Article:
Kafez

Literary

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Location: Dublin, Republic of, Ireland

Sunday, 24 September 2006

2 memories of the infant writing life


Picture Book Influences

My earliest memory was of a happy babyish-toddler, drinking Ribena with a purple tongue (or rather being desperately cajoled to gulp the lot down for a Smarties reward) while hanging on tightly to a merry picture book.

I was expected to guard the book but sadly, knew nothing of its mysterious contents.

That probably replaced my version of a homespun raggedy Teddy Bear losing one troubling eye and a majestic bow, somewhere under my untidy cot.

I also remembered the luxury of being lullabied in a rocking chair and drooled over by a couple of elderly aunts missing a few teeth here and there and aptly hissing saliva with their spitty kisses and crusty lips, all over my nice new bib.

Naturally, I was then forced to master a plan to contemplate a wardrobe disposal with serious
transportation that would involve stealthily crawling under the mysterious dinner table, with which to inspect graveyard possibilities for a decent bib-burial.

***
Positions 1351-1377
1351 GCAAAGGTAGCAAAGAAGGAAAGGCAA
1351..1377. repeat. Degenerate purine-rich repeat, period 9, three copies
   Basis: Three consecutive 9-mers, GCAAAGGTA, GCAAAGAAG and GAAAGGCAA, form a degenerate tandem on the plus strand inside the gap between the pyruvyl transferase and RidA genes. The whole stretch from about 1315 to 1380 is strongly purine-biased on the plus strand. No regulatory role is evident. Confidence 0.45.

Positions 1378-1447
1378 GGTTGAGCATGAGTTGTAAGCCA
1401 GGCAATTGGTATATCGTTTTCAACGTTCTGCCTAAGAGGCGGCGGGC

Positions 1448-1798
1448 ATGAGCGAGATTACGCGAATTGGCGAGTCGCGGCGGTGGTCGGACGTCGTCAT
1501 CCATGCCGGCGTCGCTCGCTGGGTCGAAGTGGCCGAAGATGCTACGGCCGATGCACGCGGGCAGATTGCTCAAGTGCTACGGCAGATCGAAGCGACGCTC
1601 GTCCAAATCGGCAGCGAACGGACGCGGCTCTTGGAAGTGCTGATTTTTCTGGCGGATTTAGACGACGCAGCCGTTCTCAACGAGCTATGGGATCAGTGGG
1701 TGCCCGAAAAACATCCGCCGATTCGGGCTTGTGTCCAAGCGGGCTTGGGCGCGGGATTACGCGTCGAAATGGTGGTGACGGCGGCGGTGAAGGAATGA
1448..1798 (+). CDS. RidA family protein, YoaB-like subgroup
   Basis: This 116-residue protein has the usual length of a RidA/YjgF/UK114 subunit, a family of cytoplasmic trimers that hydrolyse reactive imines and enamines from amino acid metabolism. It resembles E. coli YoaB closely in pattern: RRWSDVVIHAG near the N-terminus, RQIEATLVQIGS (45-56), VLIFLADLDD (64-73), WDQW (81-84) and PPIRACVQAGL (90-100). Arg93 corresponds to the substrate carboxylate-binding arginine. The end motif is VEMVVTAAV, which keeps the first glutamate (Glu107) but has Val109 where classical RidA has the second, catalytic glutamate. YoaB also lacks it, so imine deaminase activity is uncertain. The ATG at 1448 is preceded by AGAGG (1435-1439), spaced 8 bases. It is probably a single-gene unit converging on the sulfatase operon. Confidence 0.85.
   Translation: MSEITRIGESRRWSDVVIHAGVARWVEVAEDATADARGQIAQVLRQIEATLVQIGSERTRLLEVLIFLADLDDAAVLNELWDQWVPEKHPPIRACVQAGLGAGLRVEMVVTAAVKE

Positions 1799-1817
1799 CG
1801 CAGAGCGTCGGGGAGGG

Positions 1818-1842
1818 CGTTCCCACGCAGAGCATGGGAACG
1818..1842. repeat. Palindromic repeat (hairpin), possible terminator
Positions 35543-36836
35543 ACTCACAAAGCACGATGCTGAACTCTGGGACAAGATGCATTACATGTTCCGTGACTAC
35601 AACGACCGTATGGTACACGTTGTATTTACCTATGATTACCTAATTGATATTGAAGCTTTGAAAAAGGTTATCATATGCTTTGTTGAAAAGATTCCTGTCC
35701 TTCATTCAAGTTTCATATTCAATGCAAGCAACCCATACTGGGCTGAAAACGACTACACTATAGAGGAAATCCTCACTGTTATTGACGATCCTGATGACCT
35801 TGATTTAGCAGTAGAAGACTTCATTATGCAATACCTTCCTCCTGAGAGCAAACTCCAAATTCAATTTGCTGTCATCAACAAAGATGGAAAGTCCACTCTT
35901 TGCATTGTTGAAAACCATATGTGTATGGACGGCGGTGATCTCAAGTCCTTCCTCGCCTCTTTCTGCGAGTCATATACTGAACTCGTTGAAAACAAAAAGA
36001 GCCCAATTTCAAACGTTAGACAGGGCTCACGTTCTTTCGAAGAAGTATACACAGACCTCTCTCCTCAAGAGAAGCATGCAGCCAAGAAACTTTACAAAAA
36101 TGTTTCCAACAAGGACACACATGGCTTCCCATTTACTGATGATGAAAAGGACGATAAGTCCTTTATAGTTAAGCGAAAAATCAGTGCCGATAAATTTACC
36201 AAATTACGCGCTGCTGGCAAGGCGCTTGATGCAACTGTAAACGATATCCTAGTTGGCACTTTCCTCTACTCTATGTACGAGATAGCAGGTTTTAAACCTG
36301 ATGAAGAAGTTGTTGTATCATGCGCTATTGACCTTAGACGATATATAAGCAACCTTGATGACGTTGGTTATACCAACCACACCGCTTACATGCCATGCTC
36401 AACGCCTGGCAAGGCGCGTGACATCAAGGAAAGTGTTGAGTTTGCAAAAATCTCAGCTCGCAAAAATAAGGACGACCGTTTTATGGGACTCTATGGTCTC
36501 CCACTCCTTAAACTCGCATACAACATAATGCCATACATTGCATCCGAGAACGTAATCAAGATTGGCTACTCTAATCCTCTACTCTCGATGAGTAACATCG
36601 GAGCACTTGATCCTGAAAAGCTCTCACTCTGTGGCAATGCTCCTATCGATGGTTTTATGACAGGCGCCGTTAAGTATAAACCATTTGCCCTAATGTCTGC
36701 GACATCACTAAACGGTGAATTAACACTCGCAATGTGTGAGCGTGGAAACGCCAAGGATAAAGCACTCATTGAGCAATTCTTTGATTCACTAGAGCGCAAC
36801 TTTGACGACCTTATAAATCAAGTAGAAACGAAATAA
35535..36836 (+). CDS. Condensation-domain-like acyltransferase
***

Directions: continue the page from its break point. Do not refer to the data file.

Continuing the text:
Phew!

That turned out to be a bummer I can tell you. Especially when my mother caught me biting someone's knee for what I had considered as having a bit of 'time out' and also to sharpen my armoury.

I suspect I possessed at the time, a satisfying feeling of baby-management over my affairs and peace for all the world.


My First Pencil

I was presented with my first bright green pencil at 4. It had a picture of lambs dancing about on a meadow. I was fascinated by the dusty pink blob of a rubber at its end.

My mother taught me carefully how to use the pencil with a genius disposition and without making black sticky marks on the drawing paper.

My 3 year old sister had a pretty blue one with swans in a lake. Each of us soon envied the other and ended up in tears. I believe a fiery toddler's boxing championship match and nasty hair tugs were involved.

Later, my sister would stick her pinky finger deep into the tiny sharpener for an ambitious and foolish inspection of how a nifty mirrored sharpener conducted its operations.

This would be followed by an exaggerated piercing howl of dismay.

Rushed to the clinic in dramatic fashion that was so Daddy, and all for a suspicious looking cut (I had suffered worse with a bee sting), my sister arrived home way past her bedtime at 8.30pm

She had a majestic reputation for crankiness.

Looking triumphant at her victory, her finger thickly plastered and used solely now for exhibition purposes and with her pencil permanently confiscated for safety precautions; I still remember how she championed the moment by sticking her tongue out at me as far as it would go.

Besides, I never came across those pictured swans again.



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